|Coast Guard divers prepare to jump into waters off the country`s southwest coast on May 1 to search for the missing people from the sinking of the ferry Sewol. (Yonhap)|
The sunken ferry Sewol lacked features for holding cargo in place, investigators said Thursday.
According to the investigation team, the Sewol was fitted with an insufficient number of cones ― structural features used to hold cargo containers in place ― and lacked turnbuckles.
Due to the lack of turnbuckles, equipment used to hold cargo in place using steel wires, the containers were only tied down with rope, which in turn caused the cargo to slide when the ship lost balance.
Also on Thursday, more than 10 locations linked to Yoo Byung-eon, de facto owner of the ferry, were raided.
In the latest raid, offices and homes of Byun Ki-choon and Hwang Ho-eun, who run companies owned by the Yoo family, were searched.
The investigators of the Incheon District Prosecutors’ Office also continued to grill Yoo’s closest associates.
For the second consecutive day, former Ahae Corp. CEO Lee Kang-se was questioned over suspicions of aiding Yoo in the establishment of massive slush funds.
Ahae, a paint manufacturer controlled by the Yoos, is a large sponsor of Yoo’s photography career, having invested in Ahae Press France, a company established to publish Yoo’s photographs.
The investigators suspect that Lee received orders regarding purchasing Yoo’s works from Kim Pil-bae, one of Yoo’s closest associates who served as the chief of Moonjin Media, another business under Yoo’s control.
Kim, along with Yoo’s son Yoo Hyeok-gi and Hankook Pharma chief Kim Hye-kyung, has been summoned to appear for questioning by Friday. The younger Yoo, however, is said to be unlikely to be able to answer the summons.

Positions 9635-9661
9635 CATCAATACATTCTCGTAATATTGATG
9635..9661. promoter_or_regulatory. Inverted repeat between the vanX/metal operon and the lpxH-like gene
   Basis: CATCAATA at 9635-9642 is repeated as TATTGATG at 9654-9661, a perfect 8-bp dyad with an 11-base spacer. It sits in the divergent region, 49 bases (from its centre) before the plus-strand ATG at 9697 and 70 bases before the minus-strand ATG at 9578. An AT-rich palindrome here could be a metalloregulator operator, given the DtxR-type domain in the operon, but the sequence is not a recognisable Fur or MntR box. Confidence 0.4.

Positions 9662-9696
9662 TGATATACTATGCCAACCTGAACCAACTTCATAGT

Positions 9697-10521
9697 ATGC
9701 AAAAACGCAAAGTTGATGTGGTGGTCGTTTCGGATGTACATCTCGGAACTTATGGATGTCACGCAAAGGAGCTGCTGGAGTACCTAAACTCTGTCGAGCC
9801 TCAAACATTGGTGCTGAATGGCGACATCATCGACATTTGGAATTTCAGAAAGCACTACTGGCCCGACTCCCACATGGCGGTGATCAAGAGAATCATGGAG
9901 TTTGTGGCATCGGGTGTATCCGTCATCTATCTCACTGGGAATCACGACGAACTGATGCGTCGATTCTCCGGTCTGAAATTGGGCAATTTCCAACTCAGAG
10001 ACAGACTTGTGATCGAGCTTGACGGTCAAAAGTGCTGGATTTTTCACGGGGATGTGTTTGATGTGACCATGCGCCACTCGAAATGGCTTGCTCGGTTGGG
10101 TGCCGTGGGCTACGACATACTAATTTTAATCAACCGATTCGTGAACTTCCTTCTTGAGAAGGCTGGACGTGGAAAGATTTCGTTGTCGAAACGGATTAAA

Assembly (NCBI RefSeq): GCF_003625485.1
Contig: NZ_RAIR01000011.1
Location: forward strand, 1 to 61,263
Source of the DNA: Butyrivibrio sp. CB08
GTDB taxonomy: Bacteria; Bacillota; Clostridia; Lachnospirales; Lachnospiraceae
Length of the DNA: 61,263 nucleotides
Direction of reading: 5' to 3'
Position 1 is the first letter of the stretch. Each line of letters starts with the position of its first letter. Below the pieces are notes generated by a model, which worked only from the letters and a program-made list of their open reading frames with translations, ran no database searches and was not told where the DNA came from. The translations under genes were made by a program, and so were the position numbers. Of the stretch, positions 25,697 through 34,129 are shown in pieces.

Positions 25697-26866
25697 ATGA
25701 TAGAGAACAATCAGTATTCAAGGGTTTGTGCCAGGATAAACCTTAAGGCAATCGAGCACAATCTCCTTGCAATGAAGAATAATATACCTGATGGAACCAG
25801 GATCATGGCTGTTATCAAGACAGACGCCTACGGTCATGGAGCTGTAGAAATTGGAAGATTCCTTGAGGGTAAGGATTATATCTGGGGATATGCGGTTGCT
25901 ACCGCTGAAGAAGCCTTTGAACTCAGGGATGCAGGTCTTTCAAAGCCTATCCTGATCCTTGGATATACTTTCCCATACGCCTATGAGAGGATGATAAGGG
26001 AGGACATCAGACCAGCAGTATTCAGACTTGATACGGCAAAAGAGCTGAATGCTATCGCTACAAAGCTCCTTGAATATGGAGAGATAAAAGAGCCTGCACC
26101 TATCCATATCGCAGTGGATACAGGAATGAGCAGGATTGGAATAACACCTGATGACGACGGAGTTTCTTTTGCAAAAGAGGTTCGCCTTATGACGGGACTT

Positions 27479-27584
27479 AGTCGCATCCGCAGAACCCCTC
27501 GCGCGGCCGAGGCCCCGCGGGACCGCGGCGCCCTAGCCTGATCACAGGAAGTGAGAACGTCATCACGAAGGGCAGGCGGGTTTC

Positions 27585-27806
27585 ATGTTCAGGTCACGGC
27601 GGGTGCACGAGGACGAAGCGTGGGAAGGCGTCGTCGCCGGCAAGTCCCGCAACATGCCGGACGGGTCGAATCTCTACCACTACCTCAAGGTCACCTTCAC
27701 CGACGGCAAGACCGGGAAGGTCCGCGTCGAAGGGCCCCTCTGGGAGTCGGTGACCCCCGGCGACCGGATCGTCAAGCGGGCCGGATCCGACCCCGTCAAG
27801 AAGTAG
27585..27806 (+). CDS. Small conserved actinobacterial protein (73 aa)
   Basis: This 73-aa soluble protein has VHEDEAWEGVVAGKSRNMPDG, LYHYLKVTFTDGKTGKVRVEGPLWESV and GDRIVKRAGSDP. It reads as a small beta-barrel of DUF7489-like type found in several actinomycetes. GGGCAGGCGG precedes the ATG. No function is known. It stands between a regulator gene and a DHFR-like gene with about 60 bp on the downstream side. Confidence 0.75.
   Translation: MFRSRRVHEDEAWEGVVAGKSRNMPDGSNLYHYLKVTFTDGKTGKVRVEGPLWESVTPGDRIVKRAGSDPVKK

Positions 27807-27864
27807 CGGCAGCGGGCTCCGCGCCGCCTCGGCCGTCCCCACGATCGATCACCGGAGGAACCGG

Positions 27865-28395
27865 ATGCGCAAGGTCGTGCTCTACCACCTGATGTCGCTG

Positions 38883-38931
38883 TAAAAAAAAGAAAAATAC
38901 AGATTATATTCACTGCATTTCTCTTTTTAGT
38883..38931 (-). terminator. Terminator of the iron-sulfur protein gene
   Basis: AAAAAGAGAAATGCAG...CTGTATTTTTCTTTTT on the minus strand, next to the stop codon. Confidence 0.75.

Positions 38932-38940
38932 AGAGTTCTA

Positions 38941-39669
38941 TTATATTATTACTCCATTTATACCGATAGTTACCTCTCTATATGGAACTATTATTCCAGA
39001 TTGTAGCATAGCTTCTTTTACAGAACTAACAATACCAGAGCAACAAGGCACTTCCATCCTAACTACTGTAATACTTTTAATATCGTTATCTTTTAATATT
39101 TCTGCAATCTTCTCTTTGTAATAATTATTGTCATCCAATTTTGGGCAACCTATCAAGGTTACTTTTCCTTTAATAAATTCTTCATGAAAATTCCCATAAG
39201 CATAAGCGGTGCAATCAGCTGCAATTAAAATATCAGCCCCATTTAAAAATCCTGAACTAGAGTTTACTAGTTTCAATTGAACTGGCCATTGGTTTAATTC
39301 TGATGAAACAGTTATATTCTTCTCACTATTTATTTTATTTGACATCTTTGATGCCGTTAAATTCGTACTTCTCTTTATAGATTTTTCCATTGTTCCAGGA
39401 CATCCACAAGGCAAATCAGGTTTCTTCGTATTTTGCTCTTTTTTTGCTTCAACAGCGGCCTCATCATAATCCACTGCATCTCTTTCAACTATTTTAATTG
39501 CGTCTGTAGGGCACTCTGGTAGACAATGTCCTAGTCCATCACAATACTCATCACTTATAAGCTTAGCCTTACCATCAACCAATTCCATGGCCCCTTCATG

The prosecution also applied for arrest warrants for Song Kook-bin, chief of the door-to-door sales company Dapanda Co. owned by the Yoos. The prosecution suspects that Song was deeply involved in irregular transactions involving the Yoos. In addition, Song is thought to have had a hand in purchasing photographs taken by Yoo for as much as 50 million won ($48,000) each, dealing significant damages to the company.
The search for the Sewol’s missing passengers, meanwhile, progressed slowly, hampered by rapid tidal currents.
The area’s notoriously rapid currents caused the authorities to withdraw the diving bell, which the rescue workers only managed to deploy in the early hours of the day.
As of 6 p.m., the official death toll stood at 219 and the number of people missing at 83, according to the government response team spokesman Koh Myung-suk.
In the investigation into the cause of the ferry accident, Chonghaejin Marine Co. CEO Kim Han-sik is to be questioned again by the prosecution.
This time, Kim is to be questioned as a suspect in the developments that led to the Sewol being overloaded on the day of the accident.
Earlier in the week, Kim was grilled as a suspect in the Yoo family’s alleged wrongdoings, including embezzlement and tax evasion.
With the authorities tentatively concluding that overloading was a major factor in the ship’s sinking, Chonghaejin Marine officials in related positions are also facing legal consequences.
According to sources, the prosecution is seeking arrest warrants for the two Chonghaejin Marine officials taken into custody on Wednesday.
The two, identified as Ahn and Kim, are to be charged for manslaughter. Ahn is also suspected of embezzling 30 million won generated while making modifications to the ship.
The Sewol is reported to have undergone extensive modifications that raised its center of gravity, and was kept in operation despite the management being aware that its ability to maintain balance was severely impaired.
By Choi He-suk (firstname.lastname@example.org)